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Rieti finds itself spread around the Via Salaria, the old Roman ‘Salt’ road, on a low hill, north east of the eternal city; though the original town dates to nearly 3000 years ago, and started life as the Iron Age Rea.

Today it is a medium sized town of nearly 50,000 people and is capital of the Sabina province of the Lazio region. The link to Sabina recalls the role of the Sabine women in peace-making between the Sabines and the Romans.

The history through the Roman era is not well recorded in archaeology, but the city was subject of substantial discord throughout the ages, being sacked by virtually everybody from the Barbarians forward with designs what has become Italian territory.

When you arrive in Rieti, one main entrance point for the walker is the Porta Romana at the bottom of the Via Roma which leads you firstly to the famous original Roman bridge (Ponta Romana) with, in Spring, the clear waters of the Velino river flowing rapidly downstream from the distant snow-capped peaks of the Apennines.

If you view life only from the perspective of the large ducks, about 20 of whom live on each side of the bridge, you could be fooled into believing that the river is becalmed as the ducks remain relatively motionless in the flow, waiting for the arrival of a morsel or two, proving once again the advantages of paddling hard underneath the surface.

We are reminded that Rieti is a city of churches so begin our search by strolling up the via Roma towards the centre of the old city. About half way up on the right is an old roman arch church portal above which is a small

rose window. Entering the door one finds not a place of worship but a magical small bookshop, converted as have so many churches in Rieti.

This church was St Peters, but now, as well as the more standard quality books, it promotes Rieti with books for all ages concerning the joys of the local environment – many of which have been composed by the local author Rita Giovanelli. Though I should also note that for the lovers of children’ books I espied copies of the ‘Pop up’ version of The Little Prince.

Not finding a bar, we arrived in the square (Vittorio Emanuele II of course) to be effectively enclosed by the buildings and palaces of a medieval cum renaissance town. Several of the buildings advertised their role in government and authority through the Italian and European flags plus occasional regional or local flags. In the middle of the square stands a fountain without identification, apparently known as the Fontana dei Delfini, comprising a central font with 4 torsos in different states of repair.

Just outside the square to the right stands the elegant facade of the Post and Telegraph office. The two buildings in front represented the City Hall and possibly the Provincial Headquarters, as the Governor’s Palace stood opposite behind to our left.  On the left between the government buildings stood the classical Grand Albergo of Quattro Stagioni with its stylish coffee bar, soon occupied by your story teller to enjoy a ‘caffè lungo’ and croissant before investigating the cathedral lust down the street to the left.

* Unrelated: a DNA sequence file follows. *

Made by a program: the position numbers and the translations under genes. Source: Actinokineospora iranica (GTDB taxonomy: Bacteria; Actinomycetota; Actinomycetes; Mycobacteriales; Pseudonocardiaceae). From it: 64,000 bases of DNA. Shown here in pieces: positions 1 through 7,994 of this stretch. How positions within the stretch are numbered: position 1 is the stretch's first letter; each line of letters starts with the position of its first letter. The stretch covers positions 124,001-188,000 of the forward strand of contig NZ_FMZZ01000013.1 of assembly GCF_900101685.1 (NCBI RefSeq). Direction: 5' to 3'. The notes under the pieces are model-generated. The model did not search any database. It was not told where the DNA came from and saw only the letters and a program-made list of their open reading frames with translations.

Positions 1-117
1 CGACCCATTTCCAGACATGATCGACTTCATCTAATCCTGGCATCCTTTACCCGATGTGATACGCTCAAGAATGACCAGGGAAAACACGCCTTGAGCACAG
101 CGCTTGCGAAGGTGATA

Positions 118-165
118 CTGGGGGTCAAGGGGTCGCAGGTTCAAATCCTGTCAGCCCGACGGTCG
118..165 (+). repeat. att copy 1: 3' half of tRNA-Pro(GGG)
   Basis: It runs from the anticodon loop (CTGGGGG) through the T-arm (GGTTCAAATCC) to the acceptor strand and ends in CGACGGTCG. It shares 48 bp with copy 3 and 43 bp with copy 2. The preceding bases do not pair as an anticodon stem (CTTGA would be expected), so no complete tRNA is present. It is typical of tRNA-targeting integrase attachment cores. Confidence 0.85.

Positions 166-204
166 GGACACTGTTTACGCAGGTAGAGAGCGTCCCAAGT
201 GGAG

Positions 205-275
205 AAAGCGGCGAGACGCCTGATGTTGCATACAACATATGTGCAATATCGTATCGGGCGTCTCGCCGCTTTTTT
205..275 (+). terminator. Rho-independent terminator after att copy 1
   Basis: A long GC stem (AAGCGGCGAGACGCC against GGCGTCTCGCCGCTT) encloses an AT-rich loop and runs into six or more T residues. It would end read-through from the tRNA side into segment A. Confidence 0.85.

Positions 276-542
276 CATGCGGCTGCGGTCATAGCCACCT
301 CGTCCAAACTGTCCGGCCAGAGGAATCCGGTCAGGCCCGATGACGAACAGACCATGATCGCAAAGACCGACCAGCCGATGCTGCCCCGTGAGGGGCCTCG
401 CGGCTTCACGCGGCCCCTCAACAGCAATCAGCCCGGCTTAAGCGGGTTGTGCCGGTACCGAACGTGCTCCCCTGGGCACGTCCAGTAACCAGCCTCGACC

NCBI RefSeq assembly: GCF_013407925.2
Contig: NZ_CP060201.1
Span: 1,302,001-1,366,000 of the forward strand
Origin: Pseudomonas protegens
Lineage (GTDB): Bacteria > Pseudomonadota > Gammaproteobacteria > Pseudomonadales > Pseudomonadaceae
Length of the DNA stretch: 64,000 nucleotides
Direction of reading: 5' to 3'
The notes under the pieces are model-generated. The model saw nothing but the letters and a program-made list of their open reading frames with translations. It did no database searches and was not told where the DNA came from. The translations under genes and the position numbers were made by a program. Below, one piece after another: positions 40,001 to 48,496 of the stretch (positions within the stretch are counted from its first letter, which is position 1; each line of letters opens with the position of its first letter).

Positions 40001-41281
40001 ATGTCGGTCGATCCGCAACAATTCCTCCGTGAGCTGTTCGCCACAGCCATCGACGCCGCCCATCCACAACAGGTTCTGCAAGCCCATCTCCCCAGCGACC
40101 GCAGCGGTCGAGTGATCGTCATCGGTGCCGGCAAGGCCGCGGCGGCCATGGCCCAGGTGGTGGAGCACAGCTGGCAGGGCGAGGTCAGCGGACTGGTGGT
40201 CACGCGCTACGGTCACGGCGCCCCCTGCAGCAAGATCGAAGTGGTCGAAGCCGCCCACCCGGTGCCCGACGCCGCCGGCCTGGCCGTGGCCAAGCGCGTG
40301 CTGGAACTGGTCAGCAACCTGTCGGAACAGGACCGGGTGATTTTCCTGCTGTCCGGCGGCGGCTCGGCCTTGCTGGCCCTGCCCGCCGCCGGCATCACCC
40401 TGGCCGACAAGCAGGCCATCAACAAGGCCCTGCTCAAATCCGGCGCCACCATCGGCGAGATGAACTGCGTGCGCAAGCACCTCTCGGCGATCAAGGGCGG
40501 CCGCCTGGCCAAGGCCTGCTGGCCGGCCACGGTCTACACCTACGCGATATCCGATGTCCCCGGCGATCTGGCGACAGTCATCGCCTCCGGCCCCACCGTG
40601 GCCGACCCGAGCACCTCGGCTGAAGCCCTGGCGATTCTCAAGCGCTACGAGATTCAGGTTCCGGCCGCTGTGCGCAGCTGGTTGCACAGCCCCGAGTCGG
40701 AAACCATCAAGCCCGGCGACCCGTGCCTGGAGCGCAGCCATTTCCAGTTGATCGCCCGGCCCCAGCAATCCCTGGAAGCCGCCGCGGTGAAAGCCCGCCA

It was at this point that looking down the streets from near the fountain, I had a strange sensation that this well-structured ‘ideal’ town square was just a stage from an Italian movie, as it appeared that there was nothing else of import behind the facades. One other point of note to reinforce my visual dream, was the apparent disregard by the city fathers for the needs of tourists for regular relief. Yet, maybe such a despoilment would damage the otherwise exceptional image that the square grants.

To view the cathedral one has to seek behind the Hotel as only the Papal Palace is obvious from the square. As in many older churches from about the 11th century, it was apparent that the campanile, the bell tower, had originally been a separate construction from the cathedral and was joined in a later renovation.

On entering the cathedral, I was immediately calmed, the peace emanating from this wonderful place of worship is most impressive. There were only a few people visiting, and there was no noise. Few of the outstanding features can be effectively described. The naves on either side of the central nave led to chapels dedicated as would be expected to Santa Barbara, the crucifixion, St John and, among others, of course, San Rocco.

I noted that the statue of San Rocco was without his customary dog who must have been in town buying the bread at the time. Fortunately, one of the other four images of San Rocco in the chapel had the faithful hound at his master’s right foot to remind the faithful of the importance of the role of the dog in expulsion of the plague.

The cathedral is blessed with two pipe organs, on either side of the altar on the upper level. At the side, stairs lead down to the renovated crypt that runs across the width of the church underneath the altar. On the left hand of the altar one can find a moment to pray before a slow walk to the back for one last view towards the apse and then venturing once more into the unreal world.

Of course, there is much more to see in the old city for those who wander behind the stage facade. In addition, there are some buildings, such as the domed theatre that can only be admired from afar. Finally, for those who seek the unusual, please find the plaque marking where Enrico Caruso rested for 45 days.

Standing on the bridge watching the Velino flow past is a fine way to finish your first visit to Rieti.

Gavin Tulloch

Scienziato e poeta. Ama la chimica, il vino, le donne e l’opera, ma non sappiamo in quale ordine